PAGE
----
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Hallway Hellos: What happens on the way to your next meeting speaks volumes

The first time I ever visited Africa I had a life-altering experience.  It had nothing to do with the incredible wildlife or beautiful landscapes I saw.  Those things were wonderful but what changed me was the people and most specifically it was the way they communicated with each other.  I was instantly struck by how friendly people were.  No matter where I walked I was greeted by whoever passed by me – on an isolated dirt road or in a fancy international hotel.  I consistently received a direct eye contact, wide smile, friendly “Jambo” (Swahili for hello).   I was told that in African culture it is considered very impolite and disrespectful to not greet everyone with whom you come in contact.  It is the custom…. it is what people do to continually re-enforce the idea of community.

I vowed on the plane trip back home to Chicago to keep that custom alive.  I pledged to change the world – one hello at a time – and begin greeting everyone I passed with an exuberant hello.  My friendly exuberance was met with mixed reviews.  Some thought I was crazy.  Others were confused (do I know this person?)  Many were clearly uncomfortable.  A minority responded in kind. 

As a communication professional, I have continued to pay attention to the difficulties we seem to have in our culture to connecting, casually, with others.  Recently I toured the facilities of a new client  – who I was working with to improve employee engagement – and immediately began to observe the communication that occurred, or didn’t, as we wandered the hallways and walkways.  Employees traveled to their destination with their heads down avoiding eye contact with others at all costs.  Sometimes a cell phone or Blackberry served as an accepted shield signaling that the individual was occupied and should not be disturbed.  If someone did catch another’s attention by calling their name, they appeared to be awakened from a slumber and looked quite startled. This walkway observation gave me my first insights into how much work needed to be done internally to improve engagement, which is about having an emotional connection to the people you work with and the company you work for. Employee engagement is that desirable end state where employees are willing and able to help their organization succeed.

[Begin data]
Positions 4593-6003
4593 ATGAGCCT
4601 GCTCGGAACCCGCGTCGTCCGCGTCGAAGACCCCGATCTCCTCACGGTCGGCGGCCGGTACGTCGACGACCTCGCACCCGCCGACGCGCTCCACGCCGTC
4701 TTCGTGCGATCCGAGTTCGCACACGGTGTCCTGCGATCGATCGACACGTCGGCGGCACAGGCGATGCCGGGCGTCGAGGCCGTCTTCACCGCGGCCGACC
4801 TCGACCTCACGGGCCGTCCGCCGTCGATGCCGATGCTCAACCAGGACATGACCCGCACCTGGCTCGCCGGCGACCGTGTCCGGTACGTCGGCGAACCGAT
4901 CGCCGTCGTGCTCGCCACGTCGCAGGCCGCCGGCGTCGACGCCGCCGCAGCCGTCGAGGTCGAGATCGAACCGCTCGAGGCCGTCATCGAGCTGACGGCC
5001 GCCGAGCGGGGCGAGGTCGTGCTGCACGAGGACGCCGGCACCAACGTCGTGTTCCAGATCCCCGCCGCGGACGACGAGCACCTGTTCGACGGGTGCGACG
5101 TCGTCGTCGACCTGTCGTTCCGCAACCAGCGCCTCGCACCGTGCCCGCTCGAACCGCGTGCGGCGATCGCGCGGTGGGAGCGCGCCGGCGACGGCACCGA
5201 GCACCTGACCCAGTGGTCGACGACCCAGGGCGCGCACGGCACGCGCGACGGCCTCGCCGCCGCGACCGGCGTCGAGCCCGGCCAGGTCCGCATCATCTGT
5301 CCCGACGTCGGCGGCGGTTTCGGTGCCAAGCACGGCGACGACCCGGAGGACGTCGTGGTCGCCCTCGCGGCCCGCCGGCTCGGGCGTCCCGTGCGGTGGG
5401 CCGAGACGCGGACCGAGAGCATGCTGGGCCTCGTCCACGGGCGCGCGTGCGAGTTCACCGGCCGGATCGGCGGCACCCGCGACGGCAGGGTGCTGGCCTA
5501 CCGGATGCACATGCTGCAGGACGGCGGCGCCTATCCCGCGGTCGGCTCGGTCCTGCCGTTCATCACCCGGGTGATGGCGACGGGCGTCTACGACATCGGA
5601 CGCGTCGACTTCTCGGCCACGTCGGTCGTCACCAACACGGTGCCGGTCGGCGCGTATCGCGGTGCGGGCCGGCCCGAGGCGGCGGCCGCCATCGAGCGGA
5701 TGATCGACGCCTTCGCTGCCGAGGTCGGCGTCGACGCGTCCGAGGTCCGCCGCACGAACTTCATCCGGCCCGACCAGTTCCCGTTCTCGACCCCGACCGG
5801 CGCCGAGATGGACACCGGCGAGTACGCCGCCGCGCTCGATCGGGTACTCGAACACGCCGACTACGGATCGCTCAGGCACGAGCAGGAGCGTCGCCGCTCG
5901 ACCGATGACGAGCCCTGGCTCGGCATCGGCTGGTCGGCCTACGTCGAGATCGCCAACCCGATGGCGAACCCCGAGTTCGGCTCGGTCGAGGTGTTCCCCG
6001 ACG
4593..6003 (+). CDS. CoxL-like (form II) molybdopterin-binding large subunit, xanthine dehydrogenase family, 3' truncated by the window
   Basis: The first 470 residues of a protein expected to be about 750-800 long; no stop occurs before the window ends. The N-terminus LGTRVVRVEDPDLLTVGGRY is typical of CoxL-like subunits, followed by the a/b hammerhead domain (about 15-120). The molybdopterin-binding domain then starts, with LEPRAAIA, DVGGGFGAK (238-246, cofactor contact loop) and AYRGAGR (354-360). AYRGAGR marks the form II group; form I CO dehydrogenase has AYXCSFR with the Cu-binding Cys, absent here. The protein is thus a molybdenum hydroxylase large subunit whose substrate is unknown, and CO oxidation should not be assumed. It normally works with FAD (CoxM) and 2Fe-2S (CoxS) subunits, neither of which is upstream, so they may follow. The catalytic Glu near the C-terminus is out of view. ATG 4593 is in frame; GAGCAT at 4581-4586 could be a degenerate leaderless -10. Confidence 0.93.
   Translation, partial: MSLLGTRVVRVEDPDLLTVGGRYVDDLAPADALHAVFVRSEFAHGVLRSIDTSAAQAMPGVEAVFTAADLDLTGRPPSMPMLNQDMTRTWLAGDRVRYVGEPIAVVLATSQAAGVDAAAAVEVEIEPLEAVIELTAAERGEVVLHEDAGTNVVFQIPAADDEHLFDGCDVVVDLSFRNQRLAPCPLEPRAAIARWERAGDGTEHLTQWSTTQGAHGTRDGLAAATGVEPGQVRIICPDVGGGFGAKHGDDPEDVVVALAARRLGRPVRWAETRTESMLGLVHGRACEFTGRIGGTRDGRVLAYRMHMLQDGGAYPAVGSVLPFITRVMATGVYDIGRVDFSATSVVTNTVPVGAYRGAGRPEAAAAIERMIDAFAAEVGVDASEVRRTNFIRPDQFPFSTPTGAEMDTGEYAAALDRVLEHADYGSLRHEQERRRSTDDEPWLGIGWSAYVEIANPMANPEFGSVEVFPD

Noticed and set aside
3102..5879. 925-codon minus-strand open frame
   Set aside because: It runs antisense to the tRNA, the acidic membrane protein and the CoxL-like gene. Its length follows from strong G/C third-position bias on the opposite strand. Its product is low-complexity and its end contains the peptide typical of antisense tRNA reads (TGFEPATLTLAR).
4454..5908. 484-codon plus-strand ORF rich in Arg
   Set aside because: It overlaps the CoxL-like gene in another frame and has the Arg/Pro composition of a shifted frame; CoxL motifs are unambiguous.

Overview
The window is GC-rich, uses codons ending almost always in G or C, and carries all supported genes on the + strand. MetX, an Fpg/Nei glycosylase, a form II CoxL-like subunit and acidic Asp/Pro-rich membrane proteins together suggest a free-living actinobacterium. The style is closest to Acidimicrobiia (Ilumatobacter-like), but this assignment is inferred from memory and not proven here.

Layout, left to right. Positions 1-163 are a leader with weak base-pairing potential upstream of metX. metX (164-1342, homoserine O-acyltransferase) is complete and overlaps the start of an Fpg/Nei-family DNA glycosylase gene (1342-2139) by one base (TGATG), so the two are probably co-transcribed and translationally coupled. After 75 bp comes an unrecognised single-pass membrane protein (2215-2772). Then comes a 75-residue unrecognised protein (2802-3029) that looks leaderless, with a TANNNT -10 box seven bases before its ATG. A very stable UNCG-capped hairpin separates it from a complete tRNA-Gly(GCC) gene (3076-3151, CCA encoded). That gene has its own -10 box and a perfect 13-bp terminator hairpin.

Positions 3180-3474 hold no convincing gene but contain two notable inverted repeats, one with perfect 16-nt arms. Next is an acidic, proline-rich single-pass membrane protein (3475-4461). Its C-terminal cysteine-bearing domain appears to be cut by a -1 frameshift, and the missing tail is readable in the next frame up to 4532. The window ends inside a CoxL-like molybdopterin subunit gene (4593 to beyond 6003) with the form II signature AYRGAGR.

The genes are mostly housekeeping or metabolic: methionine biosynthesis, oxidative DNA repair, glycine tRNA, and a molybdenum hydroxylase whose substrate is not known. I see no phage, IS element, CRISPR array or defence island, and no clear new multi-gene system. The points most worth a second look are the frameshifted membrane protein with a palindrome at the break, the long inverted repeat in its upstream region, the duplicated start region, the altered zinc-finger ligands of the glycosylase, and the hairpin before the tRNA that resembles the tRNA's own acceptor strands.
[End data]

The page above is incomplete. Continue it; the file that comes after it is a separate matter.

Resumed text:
How would you rate your organization on hallway hellos?  How connected are your employees to one another?

Can changing the way people interact with one another as they walk through the halls of their office building really improve employee engagement?  This brings up the age-old question of what comes first – the chicken or the egg?  What I can say for sure is that what you observe in the walkways and hallways of your organization will tell you something important about how people feel and what they value. 

The benefits of hallway hellos are innumerous.  Can you remember recently when you received the gift of a friendly, sincere or energetic greeting from a colleague and how it made you feel?  For me, it can put a smile on my face, brighten my mood, wake me up, jumpstart creativity, pull me out of a state of self-absorption, create an opportunity to connect with a colleague and stimulate endorphins to bring about a sense of well being.  It can also transfer positive energy from the employee to the next customer with whom they may interact. If folks treat each other well, internally, that will naturally extend to the customer.  At its essence, it connects you to others and builds community.

How can you make Hallway Hellos an organizational habit?

·      Hold a Hallway Hello Week. 

o   Have fun with what may be a challenging issue for many or simply a lack of awareness.  For one week, ask employees to wear nametags and encourage them to greet one another by name as they run into each other in the hallway.   Suggest that employees not only learn each other’s name but also enquire into what their role is in the company and look for synergies.

o   Encourage managers to debrief the exercise in their staff meetings. 

§  Was it easy?  Difficult? Awkward?  Why? 

§  What did you learn about yourself / others?

§  How can we make this a habit rather than a one-week exercise?

·      Practice Close to Home

o   While my focus here is the workplace the same issue exists in our personal lives.  We can live in a neighborhood for many years and still not know a lot of our neighbors.  Practice greeting people while taking a stroll in the park, passing someone in the grocery store isle or waiting in line at the bank.

Archbishop Desmond Tutu once said, “We say in Africa that a person is a person through other persons.  A solitary human being is a contradiction in terms.  We are made for togetherness, for friendship, for fellowship.”   Africa is said to be the land of “ubuntu.”  It is a wonderful Zulu tribe word that means, “I am what I am because of who we all are.”  It communicates the idea that we share a universal bond – one that connects us all.

Know that I am not promoting excessive or gratuitous greetings but instead I am encouraging the awareness of the opportunity that exists within the simple gesture of saying hello.  It is a small action that just may begin to have a big ripple effect within your personal life and with the well being of your organization.